Centre for Research on Globalisation

Centre de recherche sur la mondialisation



TIMELINE: Daniel Pearl and The Paymaster of 9/11

by Chaim Kupferberg

Centre for Research on Globalisation (CRG),  Centre de recherche sur la mondialisation (CRM),  globalresearch.ca ,   27 September/ septembre 2002

What follows is a comprehensive chronicle of an organized (and fatally flawed) disinformation campaign concerning the "smoking gun" of 9/11.  Read it and decide for yourself what this ultimately means for the credibility of those who have shaped your perceptions over the events of September 11.

This Timeline has been based mostly on the contents of an article by Chaim Kupferberg, entitled 9/11 and The Smoking Gun that turned on its Tracker,


September 11, 2001:

The World Trade Center is destroyed. That morning, Pakistani ISI Chief Mahmud Ahmad is sitting down for breakfast in Washington, D.C. with Sen. Bob Graham and Rep. Porter Goss -  both of whom will later head the Congressional Committee to investigate the events surrounding September 11.

September 18, 2001:

CBS News reports: "...agents have uncovered a money trail that they hope will lead to the hijackers' accomplices."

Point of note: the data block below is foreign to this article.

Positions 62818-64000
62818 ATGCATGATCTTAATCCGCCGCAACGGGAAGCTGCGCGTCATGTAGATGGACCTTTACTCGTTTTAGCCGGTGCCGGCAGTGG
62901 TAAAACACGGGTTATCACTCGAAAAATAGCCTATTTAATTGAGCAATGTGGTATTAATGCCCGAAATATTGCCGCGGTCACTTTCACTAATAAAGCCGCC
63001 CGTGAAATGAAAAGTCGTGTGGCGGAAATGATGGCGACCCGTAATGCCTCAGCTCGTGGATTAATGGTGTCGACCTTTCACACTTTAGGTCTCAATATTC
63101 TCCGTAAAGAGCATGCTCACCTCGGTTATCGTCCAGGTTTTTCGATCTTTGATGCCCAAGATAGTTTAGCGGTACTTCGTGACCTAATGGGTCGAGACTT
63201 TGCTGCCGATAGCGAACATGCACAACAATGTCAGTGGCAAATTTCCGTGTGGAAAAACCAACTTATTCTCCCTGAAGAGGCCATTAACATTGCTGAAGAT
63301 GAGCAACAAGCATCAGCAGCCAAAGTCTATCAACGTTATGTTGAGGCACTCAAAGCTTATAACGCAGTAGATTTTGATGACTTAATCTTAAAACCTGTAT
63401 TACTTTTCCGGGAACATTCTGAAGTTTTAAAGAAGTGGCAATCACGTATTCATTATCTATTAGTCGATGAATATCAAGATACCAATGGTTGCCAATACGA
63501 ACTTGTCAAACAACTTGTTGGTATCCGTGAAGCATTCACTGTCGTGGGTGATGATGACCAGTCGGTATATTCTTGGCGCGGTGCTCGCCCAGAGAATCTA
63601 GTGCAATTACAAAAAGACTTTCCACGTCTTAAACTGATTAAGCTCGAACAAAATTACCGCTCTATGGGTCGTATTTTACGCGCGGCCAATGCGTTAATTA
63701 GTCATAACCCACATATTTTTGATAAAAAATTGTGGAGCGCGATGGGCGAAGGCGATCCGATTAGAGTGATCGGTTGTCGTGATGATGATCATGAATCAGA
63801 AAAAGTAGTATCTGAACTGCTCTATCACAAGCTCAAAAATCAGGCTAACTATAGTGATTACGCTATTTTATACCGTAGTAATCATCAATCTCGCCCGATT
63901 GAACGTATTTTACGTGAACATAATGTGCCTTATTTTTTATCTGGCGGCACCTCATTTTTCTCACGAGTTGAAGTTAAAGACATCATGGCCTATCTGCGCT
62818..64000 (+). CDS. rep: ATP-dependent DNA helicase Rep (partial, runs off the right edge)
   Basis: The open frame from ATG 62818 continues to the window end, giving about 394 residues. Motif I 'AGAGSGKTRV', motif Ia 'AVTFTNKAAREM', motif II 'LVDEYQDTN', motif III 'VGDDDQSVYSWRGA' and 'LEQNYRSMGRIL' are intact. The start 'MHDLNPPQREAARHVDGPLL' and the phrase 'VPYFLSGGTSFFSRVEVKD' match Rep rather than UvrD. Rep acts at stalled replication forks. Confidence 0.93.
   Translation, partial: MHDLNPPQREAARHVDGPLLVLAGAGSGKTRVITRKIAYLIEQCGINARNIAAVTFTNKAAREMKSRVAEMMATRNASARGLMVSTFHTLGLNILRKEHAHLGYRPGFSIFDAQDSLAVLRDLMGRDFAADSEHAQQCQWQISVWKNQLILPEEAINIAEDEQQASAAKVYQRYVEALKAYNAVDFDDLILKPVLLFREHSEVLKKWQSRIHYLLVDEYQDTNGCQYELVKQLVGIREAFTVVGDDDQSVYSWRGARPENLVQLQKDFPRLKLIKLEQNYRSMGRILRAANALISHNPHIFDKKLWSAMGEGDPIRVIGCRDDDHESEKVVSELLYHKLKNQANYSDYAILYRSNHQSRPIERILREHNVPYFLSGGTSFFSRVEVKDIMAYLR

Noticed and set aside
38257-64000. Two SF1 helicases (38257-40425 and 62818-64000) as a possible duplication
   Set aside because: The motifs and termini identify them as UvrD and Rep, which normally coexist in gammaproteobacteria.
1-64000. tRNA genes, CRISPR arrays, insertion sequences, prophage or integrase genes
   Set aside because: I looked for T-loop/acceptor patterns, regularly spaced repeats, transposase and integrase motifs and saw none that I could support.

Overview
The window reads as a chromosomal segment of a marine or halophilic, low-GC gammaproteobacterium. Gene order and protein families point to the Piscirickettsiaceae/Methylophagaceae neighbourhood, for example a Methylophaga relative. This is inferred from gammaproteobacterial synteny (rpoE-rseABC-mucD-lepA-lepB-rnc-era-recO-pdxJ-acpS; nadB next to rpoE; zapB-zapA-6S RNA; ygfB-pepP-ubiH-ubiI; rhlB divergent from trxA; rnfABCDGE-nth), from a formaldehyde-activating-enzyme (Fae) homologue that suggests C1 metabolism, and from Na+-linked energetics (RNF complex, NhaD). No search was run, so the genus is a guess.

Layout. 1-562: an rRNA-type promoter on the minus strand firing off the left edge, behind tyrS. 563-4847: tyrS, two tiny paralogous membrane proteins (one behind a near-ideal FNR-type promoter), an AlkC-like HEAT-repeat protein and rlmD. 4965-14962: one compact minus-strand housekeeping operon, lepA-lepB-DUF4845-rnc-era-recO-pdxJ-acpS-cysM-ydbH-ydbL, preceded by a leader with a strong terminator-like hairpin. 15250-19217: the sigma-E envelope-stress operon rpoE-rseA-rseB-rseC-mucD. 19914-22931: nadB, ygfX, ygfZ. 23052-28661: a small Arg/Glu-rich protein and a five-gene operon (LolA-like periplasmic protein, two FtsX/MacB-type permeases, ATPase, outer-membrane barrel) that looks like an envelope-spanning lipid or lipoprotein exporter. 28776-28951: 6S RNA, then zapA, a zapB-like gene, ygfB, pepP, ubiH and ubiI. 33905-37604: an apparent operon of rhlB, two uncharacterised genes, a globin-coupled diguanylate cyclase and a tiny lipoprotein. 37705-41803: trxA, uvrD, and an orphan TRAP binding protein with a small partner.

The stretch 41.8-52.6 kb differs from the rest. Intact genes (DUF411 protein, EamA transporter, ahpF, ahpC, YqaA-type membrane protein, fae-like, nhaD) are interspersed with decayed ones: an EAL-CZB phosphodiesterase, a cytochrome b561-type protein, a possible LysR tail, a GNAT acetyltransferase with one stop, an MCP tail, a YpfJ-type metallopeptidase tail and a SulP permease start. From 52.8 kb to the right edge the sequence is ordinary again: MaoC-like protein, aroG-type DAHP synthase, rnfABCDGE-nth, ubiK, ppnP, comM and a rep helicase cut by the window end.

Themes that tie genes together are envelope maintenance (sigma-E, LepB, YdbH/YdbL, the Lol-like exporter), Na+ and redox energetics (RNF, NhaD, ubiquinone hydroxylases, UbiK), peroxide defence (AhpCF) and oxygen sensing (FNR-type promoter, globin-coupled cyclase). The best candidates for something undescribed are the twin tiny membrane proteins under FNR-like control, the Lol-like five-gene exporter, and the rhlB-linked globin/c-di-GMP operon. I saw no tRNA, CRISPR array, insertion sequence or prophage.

September 30, 2001:

ABC News "This Week" reports that the $100,000 money trail "can be traced directly to people linked to Osama bin Laden."

October 1, 2001:

Judith Miller of the New York Times reveals that the money was wired by someone using the alias "Mustafa Ahmad".  The Guardian reports that Mustafa Ahmad is the alias for a "Sheikh Saeed." 

That day, an attack is launched on the Kashmiri provincial legislature, increasing tensions between India and Pakistan.

October 3, 2001:

British Prime Minister Tony Blair releases his report detailing the "persuasive case" against bin Laden, yet no explicit mention is made of the "smoking gun" money trail.

New York Newsday reporters Riley and Brune reveal that Mustafa Ahmad is an alias for a "Shaykh Sai-id, who has been identified as a high-ranking bin Laden financial lieutenant."  They also identify him as an Egyptian linked to the 1998 Tanzania Embassy bombing.